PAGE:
One of the more jarring annual ceremonies of Sacramento’s budget negotiation season is the nonpartisan legislative analyst’s springtime cold-water splash on the excessively optimistic fantasies of the proposed general fund. Last week’s report was a classic of the genre.
Legislative Analyst Elizabeth Hill’s bottom line was that California would be left with multibillion-dollar deficits for the remainder of the decade because of Gov. Arnold Schwarzenegger’s reliance on one-time money from privatizing the state lottery and student loan guarantee agency while also seeking to shift voter-mandated spending away from public transit and tobacco revenues.
Hill warned that the current budget leaves California facing a peak $5 billion deficit in two years, followed by shortfalls of at least $3 billion annually until 2011. She said the governor’s $145.9 billion May budget revision overstates California’s projected $2.2 billion reserves by 75 percent because it doesn’t show hundreds of millions of dollars in pay raises set for prison guards.
Hill also said the budget overstates how much tax revenue should be expected from Indian casino expansion, and it does not adequately reflect the likely property tax drop from the housing market slowdown. She even warned that the governor’s plan to divert $830 million in gas tax revenue from public transit might be illegal under state law.
As of now, the governor’s 2007-08 draft budget posits a $1.5 billion operating deficit. But giving credit where due, when Schwarzenegger took office in November 2003, he had to cope with Gray Davis’ record-breaking $16.5 billion deficit, and California was on track to declaring bankruptcy.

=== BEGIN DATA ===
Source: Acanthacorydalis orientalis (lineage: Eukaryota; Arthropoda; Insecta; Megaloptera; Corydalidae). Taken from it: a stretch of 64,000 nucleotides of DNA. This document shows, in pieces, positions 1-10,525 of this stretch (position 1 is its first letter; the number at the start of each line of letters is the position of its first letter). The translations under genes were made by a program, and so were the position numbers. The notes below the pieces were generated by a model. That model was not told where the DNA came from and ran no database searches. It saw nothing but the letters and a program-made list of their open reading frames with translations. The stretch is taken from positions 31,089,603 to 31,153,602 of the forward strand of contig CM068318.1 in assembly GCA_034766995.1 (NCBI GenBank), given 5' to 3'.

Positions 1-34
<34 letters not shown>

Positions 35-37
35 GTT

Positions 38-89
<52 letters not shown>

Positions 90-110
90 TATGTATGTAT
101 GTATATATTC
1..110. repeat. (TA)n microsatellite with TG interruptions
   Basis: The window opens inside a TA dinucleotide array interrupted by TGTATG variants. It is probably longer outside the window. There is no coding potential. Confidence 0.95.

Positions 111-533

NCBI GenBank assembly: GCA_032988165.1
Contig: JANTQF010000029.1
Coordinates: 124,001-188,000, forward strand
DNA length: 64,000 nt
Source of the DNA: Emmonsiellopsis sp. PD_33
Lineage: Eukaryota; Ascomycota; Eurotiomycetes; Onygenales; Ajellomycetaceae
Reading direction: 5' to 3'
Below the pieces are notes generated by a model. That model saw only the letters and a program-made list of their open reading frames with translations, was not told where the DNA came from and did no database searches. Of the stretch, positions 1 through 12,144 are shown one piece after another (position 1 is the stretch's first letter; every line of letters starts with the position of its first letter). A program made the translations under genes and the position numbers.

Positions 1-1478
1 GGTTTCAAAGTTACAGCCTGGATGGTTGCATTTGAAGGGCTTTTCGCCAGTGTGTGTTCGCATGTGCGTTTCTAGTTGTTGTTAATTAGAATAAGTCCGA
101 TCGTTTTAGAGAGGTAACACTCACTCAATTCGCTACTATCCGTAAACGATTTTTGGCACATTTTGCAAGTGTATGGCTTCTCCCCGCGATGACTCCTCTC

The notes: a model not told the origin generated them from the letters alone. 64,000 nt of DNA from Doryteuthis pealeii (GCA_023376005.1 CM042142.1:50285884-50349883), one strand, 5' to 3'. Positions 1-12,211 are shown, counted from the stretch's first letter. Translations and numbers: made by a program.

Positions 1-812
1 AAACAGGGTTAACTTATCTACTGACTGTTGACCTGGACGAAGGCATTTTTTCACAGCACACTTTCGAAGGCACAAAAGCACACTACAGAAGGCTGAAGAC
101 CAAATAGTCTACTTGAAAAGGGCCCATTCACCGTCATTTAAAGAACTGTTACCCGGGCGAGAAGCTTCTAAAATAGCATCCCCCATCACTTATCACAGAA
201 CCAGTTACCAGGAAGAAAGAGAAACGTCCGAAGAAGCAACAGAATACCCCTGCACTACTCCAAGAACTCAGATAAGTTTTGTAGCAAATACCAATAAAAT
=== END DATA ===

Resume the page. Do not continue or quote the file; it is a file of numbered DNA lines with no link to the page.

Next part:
While the governor resisted intense pressures to raise taxes, the economy rebounded. State revenues grew 37 percent, but at the same time spending grew 30 percent. Schwarzenegger made serious attempts to reduce outgo each year, but he was hamstrung because some 92 percent of the budget is already set aside under existing laws and spending formulas. The remaining 8 percent of discretionary funds is primarily in Health and Human Services, public safety or transportation.
Now that the legislative analyst weighed in with the annual reality check about which budget assumptions are illusionary, hard bargaining commences between the Republican governor and the hard-agenda legislators from both parties. The final compromise is unlikely to bear close resemblance to what is on the table and will depend heavily on financial legerdemain.
In Sacramento’s partisan political atmosphere, the underlying obstacle to meaningful budgetary reform will not disappear soon: The spending required by law — billions imposed by voter propositions — expands faster than revenues collected from taxpayers. For a year or two, that gap appeared to be closing. But the housing market slump seems to have put that dream on hold. Things will not get better unless the state’s elected leaders start displaying an unaccustomed increase in fiscal discipline.